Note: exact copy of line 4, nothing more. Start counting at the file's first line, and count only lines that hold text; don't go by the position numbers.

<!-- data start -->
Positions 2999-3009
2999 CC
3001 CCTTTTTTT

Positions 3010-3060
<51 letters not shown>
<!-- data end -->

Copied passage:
Positions 3010-3060